As radiation-induced erythema occur several days or weeks the X-ray exposure, it can be easily diagnosed as being caused by another factor, such as medication or allergy. Giving the patient more information about his/her personal risk would greatly improve his/her follow-up to minimize negative side effects of a high dose IR/IC procedure. As for the staff, it will help them with their daily practice by giving them useful tips aiming to reduce the dose delivered to the patient and, as a consequence, their own personal dose.
Radiological Society of North America 2013 Scientific Assembly and Annual Meeting; 12/2013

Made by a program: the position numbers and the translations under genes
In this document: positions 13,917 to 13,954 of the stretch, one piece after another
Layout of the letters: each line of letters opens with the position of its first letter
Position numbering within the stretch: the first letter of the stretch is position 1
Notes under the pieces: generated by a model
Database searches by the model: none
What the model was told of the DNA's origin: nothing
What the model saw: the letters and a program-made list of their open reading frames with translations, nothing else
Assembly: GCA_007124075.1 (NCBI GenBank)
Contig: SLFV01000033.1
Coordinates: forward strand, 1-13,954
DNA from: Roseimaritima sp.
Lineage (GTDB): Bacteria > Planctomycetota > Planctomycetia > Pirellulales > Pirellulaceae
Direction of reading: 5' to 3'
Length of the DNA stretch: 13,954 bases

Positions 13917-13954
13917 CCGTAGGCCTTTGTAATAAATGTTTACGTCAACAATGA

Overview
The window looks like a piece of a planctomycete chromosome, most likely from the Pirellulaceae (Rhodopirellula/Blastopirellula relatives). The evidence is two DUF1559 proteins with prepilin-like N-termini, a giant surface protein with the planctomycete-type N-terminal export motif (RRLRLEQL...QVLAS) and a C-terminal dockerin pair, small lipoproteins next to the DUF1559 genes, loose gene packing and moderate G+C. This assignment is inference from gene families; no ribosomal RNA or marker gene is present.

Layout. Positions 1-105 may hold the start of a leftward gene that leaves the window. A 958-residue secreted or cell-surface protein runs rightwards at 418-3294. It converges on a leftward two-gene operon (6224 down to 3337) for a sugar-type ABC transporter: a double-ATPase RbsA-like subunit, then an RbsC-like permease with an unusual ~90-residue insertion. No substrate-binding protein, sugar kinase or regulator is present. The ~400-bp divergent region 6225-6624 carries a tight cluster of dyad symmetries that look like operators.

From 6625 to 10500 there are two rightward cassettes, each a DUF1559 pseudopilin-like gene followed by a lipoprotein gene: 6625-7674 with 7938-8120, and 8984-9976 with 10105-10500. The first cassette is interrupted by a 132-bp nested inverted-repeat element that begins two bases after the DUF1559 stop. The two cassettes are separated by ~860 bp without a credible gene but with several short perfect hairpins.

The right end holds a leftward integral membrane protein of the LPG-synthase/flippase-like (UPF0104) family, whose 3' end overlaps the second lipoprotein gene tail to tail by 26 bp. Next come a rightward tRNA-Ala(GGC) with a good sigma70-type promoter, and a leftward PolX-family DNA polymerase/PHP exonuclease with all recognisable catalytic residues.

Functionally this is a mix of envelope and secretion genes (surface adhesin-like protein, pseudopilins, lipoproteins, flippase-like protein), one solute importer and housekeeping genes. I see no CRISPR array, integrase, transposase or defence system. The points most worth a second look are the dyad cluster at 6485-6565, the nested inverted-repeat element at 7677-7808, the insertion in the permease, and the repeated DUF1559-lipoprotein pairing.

[Show abstract][Hide abstract] ABSTRACT: Aims: Second-generation everolimus-eluting stents (EES) are safer and more efficient than first-generation paclitaxel-eluting stents (PES). Third-generation biolimus-eluting stents (BES) have been found to be non-inferior to PES. To date, there is no available comparative study between EES and BES. We aimed to investigate the safety and efficacy of BES with biodegradable polymer compared to EES with durable polymer at a follow-up of two years in an unselected population of consecutively enrolled patients. Methods and results: A group of 814 consecutive patients undergoing percutaneous coronary intervention (PCI) was enrolled between 2007 and 2010, of which 527 were treated with EES and 287 with BES implantation. Clinical outcome was compared in 200 pairs using propensity score matching. The primary endpoint was a composite of death, myocardial infarction (MI) and target vessel revascularisation (TVR) at two-year follow-up. Median follow-up was 22 months. The primary outcome occurred in 11.5% of EES and 10.5% of BES patients (HR 1.11, 95% CI: 0.61-2.00, p=0.74). At two years, there was no significant difference with regard to death (HR 0.49, 95% CI: 0.18-1.34, p=0.17), cardiac death (HR 0.14, 95% CI: 0.02-1.14, p=0.66) or MI (HR 6.10, 95% CI: 0.73-50.9, p=0.10). Stent thrombosis (ST) incidence was evenly distributed between EES (n=2) and BES (n=2) (p-value=1.0). Conclusions: This first clinical study failed to demonstrate any significant difference regarding safety or efficacy between these two types and generations of drug-eluting stents (DES).